Marge Simpson – The Simpsons (1989)
The Simpson family is a tri-denominational religious family. Homer and Bart converted to Catholicism in season sixteen, episode twenty-one, The Father, the Son, and the Holy Guest Star, Lisa converted to Buddhism in season thirteen, episode six, She of Little Faith, and Marge and Maggie belong to Reverend Lovejoy’s church, whose denomination would later be identified as The Western Branch of American Reformed Presbo-Lutheranism in the same one where Homer and Bart converted. Every speaking member of the Simpson family, except for Homer (and the mute Maggie), is fluent in French. Marge speaks and tutors French in The Way We Was, Bart becomes fluent after his time as an exchange student in France in The Crepes of Wrath, and Lisa is revealed to be fully fluent in Paths of Glory.
Bambi’s Mother – Bambi (1942)
Little is known about the early life of Bambi’s mother except that she and her future husband, the Great Prince, met in childhood. Shortly into her son’s childhood, however, she is killed by an unseen hunter known as “Man”. At one point, the film was meant to show the body of Bambi’s mother after she was shot. This scene was later removed as it would be too dark. Despite this, her death is considered to be one of the most horrific and graphic deaths in all of Disney history.
Norma Bates – Psycho (1960)
“Mother”, or Norma Bates, is played by several actors and actresses in the movie, including Anthony Perkins. Several people contributed to her shrieking harpy hag voice, and there was a deliberate attempt to age her up, make her older, since Sir Alfred Hitchcock wanted this to be an apocryphal voice of Norman’s own conscience and inner demons. Realistically, Norma Bates would be about fifty, since Norman in the movie is only about twenty-six, but you can hear from the voice of the actors and actresses playing her that she is supposed to be a sexagenarian, which is possible if she gave birth to Norman when she was in her mid to late thirties.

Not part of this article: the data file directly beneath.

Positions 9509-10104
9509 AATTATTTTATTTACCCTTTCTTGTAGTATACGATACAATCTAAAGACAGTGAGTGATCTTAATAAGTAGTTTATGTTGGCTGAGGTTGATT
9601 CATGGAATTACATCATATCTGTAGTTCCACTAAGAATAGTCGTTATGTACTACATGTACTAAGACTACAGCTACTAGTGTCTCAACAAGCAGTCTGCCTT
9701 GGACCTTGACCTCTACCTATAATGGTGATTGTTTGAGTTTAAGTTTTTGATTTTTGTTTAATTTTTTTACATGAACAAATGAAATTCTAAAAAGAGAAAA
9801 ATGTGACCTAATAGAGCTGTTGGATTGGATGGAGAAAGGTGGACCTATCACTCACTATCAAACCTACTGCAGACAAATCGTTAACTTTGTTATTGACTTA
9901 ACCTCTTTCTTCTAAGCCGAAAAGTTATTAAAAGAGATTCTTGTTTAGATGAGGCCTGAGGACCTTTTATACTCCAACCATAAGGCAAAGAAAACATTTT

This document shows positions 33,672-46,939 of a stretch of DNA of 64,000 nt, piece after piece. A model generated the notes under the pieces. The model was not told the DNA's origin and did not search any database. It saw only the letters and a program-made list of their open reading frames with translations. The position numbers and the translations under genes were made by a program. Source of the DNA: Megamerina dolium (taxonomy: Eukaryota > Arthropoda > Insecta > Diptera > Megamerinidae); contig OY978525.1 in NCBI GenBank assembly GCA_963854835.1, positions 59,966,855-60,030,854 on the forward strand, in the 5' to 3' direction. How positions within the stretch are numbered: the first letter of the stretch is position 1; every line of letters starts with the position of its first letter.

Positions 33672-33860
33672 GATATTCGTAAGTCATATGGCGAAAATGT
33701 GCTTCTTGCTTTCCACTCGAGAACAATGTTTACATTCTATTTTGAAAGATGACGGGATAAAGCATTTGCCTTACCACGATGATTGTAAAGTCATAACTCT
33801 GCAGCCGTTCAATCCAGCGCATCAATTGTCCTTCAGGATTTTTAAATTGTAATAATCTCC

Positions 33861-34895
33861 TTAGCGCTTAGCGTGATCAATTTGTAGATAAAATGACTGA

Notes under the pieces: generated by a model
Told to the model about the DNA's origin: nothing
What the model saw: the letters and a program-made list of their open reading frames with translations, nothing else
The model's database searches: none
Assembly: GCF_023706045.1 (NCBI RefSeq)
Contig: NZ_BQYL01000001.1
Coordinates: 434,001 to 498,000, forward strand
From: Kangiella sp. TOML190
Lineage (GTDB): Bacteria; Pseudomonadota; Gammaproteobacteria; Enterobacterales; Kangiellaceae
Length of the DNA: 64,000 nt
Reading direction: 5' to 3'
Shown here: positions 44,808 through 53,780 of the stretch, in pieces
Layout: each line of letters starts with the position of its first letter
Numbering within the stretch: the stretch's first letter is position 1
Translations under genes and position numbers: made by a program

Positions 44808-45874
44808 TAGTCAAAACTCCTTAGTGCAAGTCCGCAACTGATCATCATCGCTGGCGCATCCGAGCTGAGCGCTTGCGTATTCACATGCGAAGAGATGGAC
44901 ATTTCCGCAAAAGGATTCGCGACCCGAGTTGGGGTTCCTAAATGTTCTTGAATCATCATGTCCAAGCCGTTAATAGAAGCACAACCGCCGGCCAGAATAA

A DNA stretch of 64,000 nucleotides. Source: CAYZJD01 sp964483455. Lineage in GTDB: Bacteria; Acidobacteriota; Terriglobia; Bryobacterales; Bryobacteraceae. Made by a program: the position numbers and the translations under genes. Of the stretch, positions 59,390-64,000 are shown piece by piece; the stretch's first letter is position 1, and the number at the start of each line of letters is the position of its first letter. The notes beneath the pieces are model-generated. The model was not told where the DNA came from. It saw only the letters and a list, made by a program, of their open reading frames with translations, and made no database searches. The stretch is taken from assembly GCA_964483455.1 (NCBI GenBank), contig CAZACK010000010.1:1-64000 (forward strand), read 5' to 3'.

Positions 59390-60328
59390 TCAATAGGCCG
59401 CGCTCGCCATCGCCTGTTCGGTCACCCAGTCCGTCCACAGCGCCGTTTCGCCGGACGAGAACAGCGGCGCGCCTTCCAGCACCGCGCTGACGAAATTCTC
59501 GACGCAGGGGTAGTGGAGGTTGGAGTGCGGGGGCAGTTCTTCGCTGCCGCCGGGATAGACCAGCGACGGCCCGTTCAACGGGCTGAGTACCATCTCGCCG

Elizabeth James – The Parent Trap (1998)
Nick Parker’s reaction to seeing Elizabeth for the first time in 11 years is identical to James Garner’s character’s reaction in Move Over, Darling (1963) upon seeing his missing wife after 5 years. In both films, the man is on an elevator with his current partner and leans over in disbelief as the door closes. In an extended scene, Elizabeth delves further into why she and Nick did not stay together long. She says, “I tried living in California, he tried living in London”. Her daughter, Hallie, replies, “So you broke up?” Elizabeth tells Hallie that she and her twin sister, Annie, were the best thing about the whole situation and they continue to stroll down the streets of London.
Mrs. Incredible – The Incredible (2004)
When borrowing a plane, Mrs. Incredible’s pilot call sign is “India Golf Niner-Niner”, which translates to IG99, a reference to the 1999 film The Iron Giant, also directed by Brad Bird. In earlier scripts of The Incredibles, after Mrs. Incredible calls her friend, Snug Porter, inquiring about a jet. He pilots her and the hidden children to Syndrome’s island, and is killed when the plane was destroyed by the missiles. Mrs. Incredible realizes he is dead when she spots his cap sinking into the ocean depths with the wreckage. This is foreshadowed by photographs of Snug and Mrs. Incredible (then Elastigirl) together in her youth as boone companions still seen in the final cut of the movie, suggesting he was her flight instructor instead.
Mama – I Remember Mama (1948)